Mike, Glenn, Alan, Peter, Alan, Andrew, Chris, David: I used to have a list somewhere of all the names of the men I know who’d died. Then it got too long. And now I can’t remember everyone I knew who died of AIDS. I hope their families still do, but it is over 20 years now since many of them sickened and died. Even to their brothers and sisters they will be turning into misty memories, the sadness and grief now all but worn away over time, as they look at old photos and remember the good times. I suppose this is what it is like after a war. Twenty years on who wanted to hear talk of the trenches of WW1 and their horrors, or who in the 1960s really cared about the agony and brilliance of the Battle of Britain pilots? Who cares today about the veterans of the first Gulf War? But in all of these, families were destroyed. Young loved men in the prime of their lives disappeared into some distant land or city, and returned, if at all, either plague-wracked and waiting to die or already dead, to the fear and grief of their families.
At least in a war, the dead are honoured. But for us, our dead were not so welcomed, not initially. The fear of contagion surrounding even a corpse was strong. To have to admit to friends that the funeral was for a son who’d got sick and died, here or in Sydney or London was shameful. Shame, guilt, ostracism, doubt and fear: HIV is marked with all of these in ways that other diseases are not. And if you nursed people through those days, watched them sicken and waste away, become demented, forget who you were even though you’d been spending hours every day with them, this was heartbreaking. It seemed a whole generation of beautiful young men were cursed, and we all wondered when our turn would come, because why should we escape?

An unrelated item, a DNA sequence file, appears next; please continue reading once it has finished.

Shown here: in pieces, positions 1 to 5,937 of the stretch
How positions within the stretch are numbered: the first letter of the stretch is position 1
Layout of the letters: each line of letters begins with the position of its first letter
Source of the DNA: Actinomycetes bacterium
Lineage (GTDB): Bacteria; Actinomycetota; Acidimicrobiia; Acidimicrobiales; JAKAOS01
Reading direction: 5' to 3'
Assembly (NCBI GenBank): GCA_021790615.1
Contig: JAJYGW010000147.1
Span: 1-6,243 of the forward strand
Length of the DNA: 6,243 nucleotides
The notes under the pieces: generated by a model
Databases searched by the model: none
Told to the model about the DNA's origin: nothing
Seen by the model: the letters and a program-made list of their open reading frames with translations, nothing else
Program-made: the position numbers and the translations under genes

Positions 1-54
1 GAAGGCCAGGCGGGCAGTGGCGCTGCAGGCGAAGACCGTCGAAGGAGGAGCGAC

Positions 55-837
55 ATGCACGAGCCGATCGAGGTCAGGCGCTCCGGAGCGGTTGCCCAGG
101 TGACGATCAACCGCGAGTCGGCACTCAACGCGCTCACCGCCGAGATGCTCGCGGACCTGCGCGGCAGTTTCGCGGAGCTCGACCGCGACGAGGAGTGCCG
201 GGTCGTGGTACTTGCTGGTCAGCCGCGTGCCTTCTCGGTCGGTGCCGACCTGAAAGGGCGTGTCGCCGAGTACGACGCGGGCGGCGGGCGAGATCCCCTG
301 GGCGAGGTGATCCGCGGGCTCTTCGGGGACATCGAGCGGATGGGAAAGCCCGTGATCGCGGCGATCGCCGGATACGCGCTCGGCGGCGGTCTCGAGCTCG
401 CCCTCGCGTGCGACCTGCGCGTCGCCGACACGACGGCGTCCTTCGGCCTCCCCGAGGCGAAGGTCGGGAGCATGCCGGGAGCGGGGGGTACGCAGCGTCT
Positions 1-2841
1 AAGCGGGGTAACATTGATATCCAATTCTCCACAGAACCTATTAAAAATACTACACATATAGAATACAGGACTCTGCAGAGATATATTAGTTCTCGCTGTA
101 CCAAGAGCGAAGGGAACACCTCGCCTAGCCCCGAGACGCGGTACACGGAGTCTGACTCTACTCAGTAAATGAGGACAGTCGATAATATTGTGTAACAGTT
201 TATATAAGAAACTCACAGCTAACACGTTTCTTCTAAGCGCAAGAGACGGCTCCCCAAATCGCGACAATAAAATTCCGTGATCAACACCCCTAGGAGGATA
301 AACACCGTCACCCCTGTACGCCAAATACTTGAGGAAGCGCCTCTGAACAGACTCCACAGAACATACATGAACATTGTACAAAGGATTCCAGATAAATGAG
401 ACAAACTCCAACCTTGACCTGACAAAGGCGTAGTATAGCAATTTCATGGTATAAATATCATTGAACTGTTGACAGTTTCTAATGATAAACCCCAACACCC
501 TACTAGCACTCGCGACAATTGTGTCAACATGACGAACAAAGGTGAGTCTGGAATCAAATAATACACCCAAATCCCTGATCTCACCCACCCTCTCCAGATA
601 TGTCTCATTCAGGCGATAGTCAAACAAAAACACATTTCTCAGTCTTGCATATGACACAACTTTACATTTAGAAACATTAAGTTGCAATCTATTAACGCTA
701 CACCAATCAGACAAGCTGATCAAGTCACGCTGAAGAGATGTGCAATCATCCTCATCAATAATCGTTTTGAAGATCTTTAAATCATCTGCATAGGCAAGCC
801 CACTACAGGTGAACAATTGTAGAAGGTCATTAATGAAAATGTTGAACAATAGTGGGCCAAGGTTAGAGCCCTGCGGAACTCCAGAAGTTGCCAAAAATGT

Today, it is all so different, in a medical sense anyhow. For most of us, if you take your pills and do what your Dr says, you will be ok. Medically ok that is. But those deep currents of shame and anguish linger and are strong. Grown men still weep in fear and at their folly in getting infected. Even though they know in a rational sense that they will most likely not follow the same trajectory as we did back in the early days, still that sense of fear, of shame and of guilt is there, still strong, perhaps even stronger. After all, that little voice inside your head says “They knew the risks!” And it’s true, they did know what they were doing, and even so, in spite of all the safe-sex campaigns they’d been in, in spite of all the condoms they’d thrown off floats in parades, in spite of having manned AIDS hotlines, even they got it eventually, and they cannot help but ask themselves “Why? How?”
They will not die in the same way as all those men did 20 years ago. Blind, demented and lying in their own shit. They will be able to lead fairly normal lives. Travel. Have relationships. Have sex. Maybe even have kids. All this is possible now for those of us with HIV. But still, the shock is there, the trauma, the agony.
And for those of us old enough to remember the really bad days, for me anyhow, there is that sense of “Why did we have to go through all that horror?” along with a feeling that, in some ways, that is when in fact we were most alive, most useful, most worthy as human beings. We were in there, up to our elbows, dealing with sickness and death and grief on an almost daily basis. It was horrible, debilitating and sorrowful, and yet it felt for many of us as though we were doing the most valuable and important things that could be done.
And who remembers that now? Did it all happen? Did it matter? This generation today – they have no idea. And why should they, in fact, I want to protect them from it, but still I resent their blithe ways and their lack of understanding, their lack of history.
But then, go through small-town NZ and look. You will see them there, small memorials from WW1 or WW2; in my school chapel we even had a memorial for the Boer War dead. Think of the heartbreak every one of those deaths caused, the devastation and distress on receiving that letter or telegram, knowing that son was never coming home. And now, who remembers the person behind those names? Who recalls their laugh, what made them special. All gone, generations ago. And so will all this be gone too. Who will remember them, with their good points and flaws? Who will recall how they were loved?
Speaker: We shouldn’t have to look back on those moments and think: I was lucky - “It’s not a gender issue.” If you’ve read any online comments since Grace Millane’s horrific murder, you’ve no doubt seen that one. “And don’t meet Tinder...
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